Got Parkinson’s? Get a Grip!

Losing your grip is more than just an analogy about Parkinson’s Disease. Quite literally, it’s a physical manifestation of the disease, and one of the areas that is tested in the Unified Parkinson’s Disease Rating Score (UPDRS) motor score that is used to measure the severity of Parkinson’s Disease.

There was an interesting study several years ago that found that declining grip strength on its own, was a good indicator of PD progression. https://www.ncbi.nlm.nih.gov/pubmed/25653226

Why is this significant? Well, as Parkinson’s gets worse, you lose more and more of your ability to grip, and this has negative impact on quality of life and functional independence.

As Parkinson’s progresses, you will lose grip strength and it will frustrate you.

We have previously recommended that this is an area of exercise that you need to put extra (and specific) focus on:
https://parkinson.fit/strength-training-for-pd-forearm-wrist-and-grip/

Now, an odd new twist on grip issues with PD is added in a study titled “Parkinsonian patients do not utilize probabilistic advance information in a grip-lift task.” https://www.ncbi.nlm.nih.gov/pubmed/31105014

This was a decidedly odd thing for researchers to be studying, but here’s the gist…

PD and control participants repeatedly grasped and lifted an object, the weight of which could be light, medium, or heavy. Obvious visual clues gave an indication of how heavy the weights were, but these clues were only accurate 2/3 of the time. The expectation was that participants would use this information to adjust the force of their grasp to match the likely weight. The PD participants were far less likely to make these adjustments.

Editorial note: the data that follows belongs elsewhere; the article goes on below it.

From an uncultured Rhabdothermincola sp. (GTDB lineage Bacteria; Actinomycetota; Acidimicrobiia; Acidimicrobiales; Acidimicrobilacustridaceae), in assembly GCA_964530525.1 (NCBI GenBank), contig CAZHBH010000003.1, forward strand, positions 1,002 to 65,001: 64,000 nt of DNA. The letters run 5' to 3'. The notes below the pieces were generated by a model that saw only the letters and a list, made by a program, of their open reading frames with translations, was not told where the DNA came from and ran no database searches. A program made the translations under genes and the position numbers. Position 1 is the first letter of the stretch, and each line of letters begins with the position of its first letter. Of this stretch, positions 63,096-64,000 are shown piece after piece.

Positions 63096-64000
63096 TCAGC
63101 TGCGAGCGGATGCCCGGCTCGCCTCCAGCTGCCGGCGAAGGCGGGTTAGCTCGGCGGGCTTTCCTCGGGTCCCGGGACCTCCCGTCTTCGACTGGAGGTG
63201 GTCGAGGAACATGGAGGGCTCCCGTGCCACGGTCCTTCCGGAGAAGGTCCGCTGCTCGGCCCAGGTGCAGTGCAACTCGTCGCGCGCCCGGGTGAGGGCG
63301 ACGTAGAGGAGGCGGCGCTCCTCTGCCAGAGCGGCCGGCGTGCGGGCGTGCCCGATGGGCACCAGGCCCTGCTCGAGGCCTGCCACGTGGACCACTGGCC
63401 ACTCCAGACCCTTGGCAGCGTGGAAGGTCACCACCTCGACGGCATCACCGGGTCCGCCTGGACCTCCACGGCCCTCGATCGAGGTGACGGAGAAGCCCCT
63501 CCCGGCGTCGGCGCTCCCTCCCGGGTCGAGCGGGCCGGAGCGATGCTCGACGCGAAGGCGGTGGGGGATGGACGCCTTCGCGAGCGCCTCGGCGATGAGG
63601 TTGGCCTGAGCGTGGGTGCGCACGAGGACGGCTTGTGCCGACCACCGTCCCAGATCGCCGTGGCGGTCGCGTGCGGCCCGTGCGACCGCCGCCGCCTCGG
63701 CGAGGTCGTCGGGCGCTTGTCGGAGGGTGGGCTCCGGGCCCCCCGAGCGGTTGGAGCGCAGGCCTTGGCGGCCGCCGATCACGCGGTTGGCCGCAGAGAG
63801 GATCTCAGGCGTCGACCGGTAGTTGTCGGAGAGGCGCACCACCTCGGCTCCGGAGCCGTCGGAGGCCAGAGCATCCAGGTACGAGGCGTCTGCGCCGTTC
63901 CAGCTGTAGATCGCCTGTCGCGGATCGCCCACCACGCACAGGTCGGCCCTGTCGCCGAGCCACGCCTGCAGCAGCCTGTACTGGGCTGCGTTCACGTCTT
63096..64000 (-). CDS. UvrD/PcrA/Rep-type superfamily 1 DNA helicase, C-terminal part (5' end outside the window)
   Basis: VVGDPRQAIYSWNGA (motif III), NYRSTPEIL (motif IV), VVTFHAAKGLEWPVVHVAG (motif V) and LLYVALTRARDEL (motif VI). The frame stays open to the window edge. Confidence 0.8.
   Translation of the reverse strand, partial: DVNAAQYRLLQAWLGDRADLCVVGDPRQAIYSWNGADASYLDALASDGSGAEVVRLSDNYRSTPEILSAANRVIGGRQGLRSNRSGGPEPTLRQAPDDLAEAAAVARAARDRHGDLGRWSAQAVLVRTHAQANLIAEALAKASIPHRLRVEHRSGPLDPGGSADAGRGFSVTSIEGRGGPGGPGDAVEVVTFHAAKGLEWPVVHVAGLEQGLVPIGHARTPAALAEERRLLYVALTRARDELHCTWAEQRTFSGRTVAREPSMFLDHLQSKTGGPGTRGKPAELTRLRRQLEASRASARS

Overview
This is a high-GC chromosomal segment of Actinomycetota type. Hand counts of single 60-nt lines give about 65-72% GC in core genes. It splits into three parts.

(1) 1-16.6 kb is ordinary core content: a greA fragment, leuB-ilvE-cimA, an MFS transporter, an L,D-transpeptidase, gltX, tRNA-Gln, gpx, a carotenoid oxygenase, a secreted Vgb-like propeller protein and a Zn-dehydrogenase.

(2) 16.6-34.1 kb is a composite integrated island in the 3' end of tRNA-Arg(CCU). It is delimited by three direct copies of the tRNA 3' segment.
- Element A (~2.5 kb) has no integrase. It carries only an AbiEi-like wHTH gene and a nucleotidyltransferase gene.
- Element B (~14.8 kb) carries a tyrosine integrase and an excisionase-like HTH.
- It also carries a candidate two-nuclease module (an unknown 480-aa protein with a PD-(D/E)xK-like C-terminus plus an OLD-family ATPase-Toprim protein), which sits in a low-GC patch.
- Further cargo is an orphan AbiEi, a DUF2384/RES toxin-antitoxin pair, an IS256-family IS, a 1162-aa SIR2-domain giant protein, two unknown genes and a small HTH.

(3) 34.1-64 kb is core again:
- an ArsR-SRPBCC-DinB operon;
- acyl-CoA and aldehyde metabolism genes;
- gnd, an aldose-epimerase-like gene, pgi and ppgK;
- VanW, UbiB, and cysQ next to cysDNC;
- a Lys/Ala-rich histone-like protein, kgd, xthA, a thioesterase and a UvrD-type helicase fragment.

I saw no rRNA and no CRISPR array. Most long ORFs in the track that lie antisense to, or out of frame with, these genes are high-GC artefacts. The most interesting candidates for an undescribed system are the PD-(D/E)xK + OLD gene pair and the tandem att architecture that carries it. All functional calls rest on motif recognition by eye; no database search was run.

By contrast, if the clues were unambiguous, meaning that they were accurate 100% of the time, instead of 2/3, the PD participants made grip adjustments to match the weight.

You’re probably wondering why I (or anyone) find this interesting.

I recently posted a video with an armchair analysis of dopamine and the placebo effect, which, in part, attempts to find connections between the two sides of dopamine in the brain. The motor effects of PD are caused by a lack of the neurotransmitter dopamine in a particular area of the brain. But, dopamine is also associated with psychological function, and believed to be of importance in the reward pathway and learning. A person with Parkinson’s not properly applying information related to a probability judgment makes a lot of sense in this context.

Psychological studies of dopamine’s role in learning believe that dopamine conveys a single, rapidly evolving decision variable (the available reward for investment of effort), which is employed for both learning and motivational functions. (See https://dx.doi.org/10.1038/nn.4173)  This latest grip study shows that in this particular test, the decision variable of how hard to grasp the weight is not being applied properly.

Unfortunately, the only practical conclusion we can draw from this experiment is that people with Parkinson’s need to apply more conscious control of the “more automatic” motor functions, such as gripping an item. Our estimates of how much force is necessary may be impaired, and may require more conscious evaluation.

There’s a lot that we still have to learn, but I believe that we are just beginning to understand that dopamine dysfunction in PD may be systemic, and not just limited to motor functionality and the substantia nigra.

DISCLAIMER: I am not a scientist, and in no way qualified to make this analysis. But, I refuse to let that stop me, just as I refuse to let Parkinson’s stop me.

Related: Parkinson’s Disease: Placebo Effect & Dopamine – Theories & Application